Disney's 'Wish' Fails to Impress Among Critics and Audiences as People Draw Comparisons to AI

Callie (Carlos) Cadorniga - Author
By

Nov. 27 2023, Published 1:43 p.m. ET

The Gist:

  • Disney's Wish was released in theaters on Nov. 22, 2023.
  • The film is considered a box office flop, having made only $49 million on opening weekend.
  • Many criticize its stylistic choices for its animation and music.
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While a global pandemic, shifting CEO statuses, and two historic industry strikes have done it no favors, Disney has certainly seen better days. The massive and all-encompassing influence of the mouse has been waning with some of the studio's artistic decisions and has produced mixed results with many of its releases. With Marvel being one of its major properties, The Marvels became Marvel Studios' first major flop, with many seeing the superhero film as the culmination of superhero movie fatigue over the past few years.

When it comes to Disney's more traditional animated fare, Wish was practically DOA. The 2023 film follows 17-year-old Asha (Ariana DeBose) as she strives to save the Kingdom of Rosas from impending darkness while the nefarious King Magnifico (Chris Pine) rules over the people's wishes within the kingdom.

The film received a bad rap from the moment it was announced, and many believe that those initial concerns were justified. Here's why people were quick to hate on Disney's Wish.

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Here's what we know about the hate for Disney's 'Wish'.

As part of the 100th anniversary of Walt Disney Pictures, Wish was meant to act as a love letter to the film's golden era of 2D animated feature films. As such, the film employs a blend of traditional 2D animation as well as computer animation.

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When folks first got a look at this style in the film's teaser trailer, people were already divided on it. While some appreciated the homage to Disney's heyday, others accused Wish of being a bland copy of other stylized animated moves such as the Puss in Boots sequel or the Spider-Verse films.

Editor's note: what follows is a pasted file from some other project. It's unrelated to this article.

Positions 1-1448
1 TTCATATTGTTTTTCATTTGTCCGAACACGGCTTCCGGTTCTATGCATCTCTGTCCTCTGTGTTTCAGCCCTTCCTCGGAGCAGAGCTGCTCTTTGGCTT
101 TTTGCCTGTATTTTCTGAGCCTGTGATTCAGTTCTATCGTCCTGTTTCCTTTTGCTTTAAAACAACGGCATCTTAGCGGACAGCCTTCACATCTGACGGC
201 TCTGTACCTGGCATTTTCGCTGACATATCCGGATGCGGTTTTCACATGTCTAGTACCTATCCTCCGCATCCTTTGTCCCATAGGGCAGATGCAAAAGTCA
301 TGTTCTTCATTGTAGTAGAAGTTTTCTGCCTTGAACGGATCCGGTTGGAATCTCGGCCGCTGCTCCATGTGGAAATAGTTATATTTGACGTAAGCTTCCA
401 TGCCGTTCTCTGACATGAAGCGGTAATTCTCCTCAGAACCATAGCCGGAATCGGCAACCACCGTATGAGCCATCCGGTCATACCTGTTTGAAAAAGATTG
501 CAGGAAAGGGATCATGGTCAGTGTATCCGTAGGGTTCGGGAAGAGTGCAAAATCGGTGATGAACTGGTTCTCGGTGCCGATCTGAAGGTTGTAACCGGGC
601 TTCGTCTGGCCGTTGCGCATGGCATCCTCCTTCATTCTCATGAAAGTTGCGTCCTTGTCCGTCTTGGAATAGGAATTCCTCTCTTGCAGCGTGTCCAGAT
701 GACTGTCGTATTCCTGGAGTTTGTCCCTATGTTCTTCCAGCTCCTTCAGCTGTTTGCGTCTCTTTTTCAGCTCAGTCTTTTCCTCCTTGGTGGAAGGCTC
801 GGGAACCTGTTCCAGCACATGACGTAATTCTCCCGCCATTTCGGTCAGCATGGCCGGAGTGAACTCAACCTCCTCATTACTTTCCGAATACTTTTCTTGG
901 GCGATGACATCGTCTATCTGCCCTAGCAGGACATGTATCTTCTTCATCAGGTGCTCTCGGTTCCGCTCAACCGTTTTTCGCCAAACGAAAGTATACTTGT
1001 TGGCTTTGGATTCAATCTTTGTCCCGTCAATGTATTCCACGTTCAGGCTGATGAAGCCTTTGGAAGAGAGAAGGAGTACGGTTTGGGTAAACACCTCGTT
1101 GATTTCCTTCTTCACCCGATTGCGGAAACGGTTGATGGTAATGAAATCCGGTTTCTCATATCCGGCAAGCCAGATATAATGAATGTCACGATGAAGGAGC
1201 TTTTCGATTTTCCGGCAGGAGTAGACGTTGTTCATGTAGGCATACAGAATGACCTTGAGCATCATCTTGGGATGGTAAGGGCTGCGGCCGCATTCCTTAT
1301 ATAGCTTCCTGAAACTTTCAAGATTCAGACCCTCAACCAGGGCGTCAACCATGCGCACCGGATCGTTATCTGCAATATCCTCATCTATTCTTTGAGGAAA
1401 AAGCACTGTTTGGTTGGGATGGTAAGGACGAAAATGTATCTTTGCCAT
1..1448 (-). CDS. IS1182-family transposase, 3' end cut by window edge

The film caused a bit of a stir when it was first announced, but things only got worse as the release came upon us.

The film flopped hard on its release. With a budget of over $200 million, the film only managed to rake in $31.7 million over Thanksgiving weekend in the US box office. It fared worse internationally with only $17.3 million.

As folks found out more about the film, they simply found more to dislike.

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Many critics argued that the film failed to balance its status as a love letter with telling its own original story. While some enjoyed the film, others believed that it simply rehashed some older Disney films instead of focusing on its own narrative. Audiences also criticized the songs in the film, with many joking that the musical numbers sounded AI-generated when compared to Disney's previous outings.

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One user on TikTok even presented an interesting theory as to why the songs failed to land. @kaludiasays believes that the songwriters, Julia Michaels and Benjamin Rice, were more accustomed to writing generic pop songs rather than songs meant for narrative musicals. The TikToker even posited that they were told to emulate the style of previous successful Disney songwriters like Lin-Manuel Miranda.

Judging a film on its first trailer is usually pretty unfair, but when even Disney's award-winning formula fails to win over critics and audiences upon release, it might be a sign for things to change.

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